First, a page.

Brier described the anxiety she felt walking through the cafeteria.
"People just look at you. They sit there and look at you. It's not just they look at you; they look at what you're wearing,” she said. “What they think of you is all on their faces. That 10-feet walk to the cafeteria from the open space is the most stressful, most anxiety-causing thing ever.”
Brier’s anxiety was not only confined to the cafeteria. She also felt anxious no matter where she was on campus.
“Back then, I felt like it was me against them. I felt like I was in survival mode; Temple Run. I got such bad social anxiety." she said. "I felt like I was too different. And that really had an impact on my mental health.”
Every waking moment, Brier and I questioned who we were and why we had these feelings.
Our friend Aprille Rolle, who struggled during her first year at Temple University, was also confronting the same questions.
When I spoke to Aprille, she tried to unpack how she felt.
“Just trying to question myself. I'm trying to figure out why do I feel like this? How did I get to this point where I'm waking up every day, (and) I do not want to go to class," Aprille said. "I do not want to do basic things like showering and going out to eat."
After being locked up in my room and questioning myself, my mental health started getting worse.
I hated leaving my dorm room because I knew the moment I stepped out I had to put on a façade.
While in my room, I started journaling. That's when I started to come to terms with the fact that I will never be understood by the people I am constantly surrounded by. It's a work in progress, but right now, instead of trying to fit-in, I am redirecting my energy towards staying connected to my roots. My friend, Imade Borha, reminded me that there are so many ways to connect to your culture.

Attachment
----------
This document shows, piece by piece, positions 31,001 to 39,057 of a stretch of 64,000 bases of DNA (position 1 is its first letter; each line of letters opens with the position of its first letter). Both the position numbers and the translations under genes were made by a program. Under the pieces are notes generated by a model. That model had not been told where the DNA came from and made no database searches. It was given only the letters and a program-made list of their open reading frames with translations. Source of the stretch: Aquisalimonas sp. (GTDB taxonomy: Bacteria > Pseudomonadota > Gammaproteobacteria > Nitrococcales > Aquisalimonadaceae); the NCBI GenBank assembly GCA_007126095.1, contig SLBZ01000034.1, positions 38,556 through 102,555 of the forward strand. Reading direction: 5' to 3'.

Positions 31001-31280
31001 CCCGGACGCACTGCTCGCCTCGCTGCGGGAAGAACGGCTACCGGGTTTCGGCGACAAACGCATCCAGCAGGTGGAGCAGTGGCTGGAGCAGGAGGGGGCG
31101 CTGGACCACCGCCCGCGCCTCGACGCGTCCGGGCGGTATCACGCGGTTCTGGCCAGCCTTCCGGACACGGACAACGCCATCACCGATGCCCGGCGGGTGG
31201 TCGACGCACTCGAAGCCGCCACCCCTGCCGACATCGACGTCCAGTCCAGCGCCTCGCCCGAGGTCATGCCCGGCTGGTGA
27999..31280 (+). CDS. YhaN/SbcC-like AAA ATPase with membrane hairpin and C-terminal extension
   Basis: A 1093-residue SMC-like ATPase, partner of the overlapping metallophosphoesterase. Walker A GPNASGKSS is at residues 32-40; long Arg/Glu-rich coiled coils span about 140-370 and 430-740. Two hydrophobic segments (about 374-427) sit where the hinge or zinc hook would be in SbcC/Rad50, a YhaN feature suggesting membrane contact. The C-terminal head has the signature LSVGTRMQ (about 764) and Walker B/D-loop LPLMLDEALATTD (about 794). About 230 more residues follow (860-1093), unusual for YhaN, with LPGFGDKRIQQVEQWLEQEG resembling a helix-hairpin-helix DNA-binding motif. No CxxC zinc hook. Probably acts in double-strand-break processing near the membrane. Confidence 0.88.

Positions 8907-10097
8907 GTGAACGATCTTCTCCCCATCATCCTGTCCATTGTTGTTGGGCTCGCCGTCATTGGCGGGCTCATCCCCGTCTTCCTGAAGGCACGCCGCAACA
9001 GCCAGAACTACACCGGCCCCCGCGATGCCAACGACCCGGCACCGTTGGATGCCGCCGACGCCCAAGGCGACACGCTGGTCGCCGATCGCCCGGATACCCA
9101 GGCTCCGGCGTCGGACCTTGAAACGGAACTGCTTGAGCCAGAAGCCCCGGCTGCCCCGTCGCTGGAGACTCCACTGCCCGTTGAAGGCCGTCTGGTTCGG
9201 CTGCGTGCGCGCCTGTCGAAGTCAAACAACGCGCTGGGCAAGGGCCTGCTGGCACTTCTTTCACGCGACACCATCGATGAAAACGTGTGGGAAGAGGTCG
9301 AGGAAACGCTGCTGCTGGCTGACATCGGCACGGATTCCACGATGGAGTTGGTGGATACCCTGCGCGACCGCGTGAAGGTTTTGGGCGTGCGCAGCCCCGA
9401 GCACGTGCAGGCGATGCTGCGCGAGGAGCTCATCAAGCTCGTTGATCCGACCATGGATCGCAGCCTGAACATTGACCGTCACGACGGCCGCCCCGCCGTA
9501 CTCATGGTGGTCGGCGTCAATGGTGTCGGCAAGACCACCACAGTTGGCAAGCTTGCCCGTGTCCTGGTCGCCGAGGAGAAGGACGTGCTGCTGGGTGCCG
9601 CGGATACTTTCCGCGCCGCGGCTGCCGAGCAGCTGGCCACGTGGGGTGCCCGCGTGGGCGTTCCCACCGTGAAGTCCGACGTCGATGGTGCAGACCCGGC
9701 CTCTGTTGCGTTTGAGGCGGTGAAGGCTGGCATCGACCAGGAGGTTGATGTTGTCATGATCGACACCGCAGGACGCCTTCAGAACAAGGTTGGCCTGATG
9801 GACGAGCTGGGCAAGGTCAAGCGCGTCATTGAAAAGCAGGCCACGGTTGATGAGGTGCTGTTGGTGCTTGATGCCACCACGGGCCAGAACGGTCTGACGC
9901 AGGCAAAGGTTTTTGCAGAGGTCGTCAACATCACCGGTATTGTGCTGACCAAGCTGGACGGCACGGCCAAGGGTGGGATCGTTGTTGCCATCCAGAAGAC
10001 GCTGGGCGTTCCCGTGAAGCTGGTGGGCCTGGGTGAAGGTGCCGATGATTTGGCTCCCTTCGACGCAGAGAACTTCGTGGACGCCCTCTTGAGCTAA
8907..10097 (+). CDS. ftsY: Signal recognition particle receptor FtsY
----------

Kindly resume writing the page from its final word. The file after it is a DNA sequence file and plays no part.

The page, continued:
“I am still finding my way, like I am on YouTube trying to learn pidgin. I am also watching Nollywood movies. I watched Merry Men the other night,” Imade said.
Like me, Imade is Nigerian, but she grew up in Greensboro, North Carolina, so her journey to connect to the culture is a little different than mine. But it's still tough. She feels closer to Black American culture, but that doesn't mean she's able to escape the feeling of disconnection to her Nigerian culture.
“It's like I'm grieving at the same time. And I know that grief is probably something that so many of us deal with. It's that sense of loss, and that sense of like, ‘I can't get this back,’ even though I'm experiencing something similar,” Imade said. “ I think it's important for all of us that we allow ourselves to grieve, and that we allow ourselves to feel anger. Because sometimes, anger and grief are best friends.”
Through talking with my mum and my friends over Facetime at least three times a week, I realized that it's okay to be sad and mourn the loss of my physical community, but it's also important to recognize that I still have a community even if they are far away.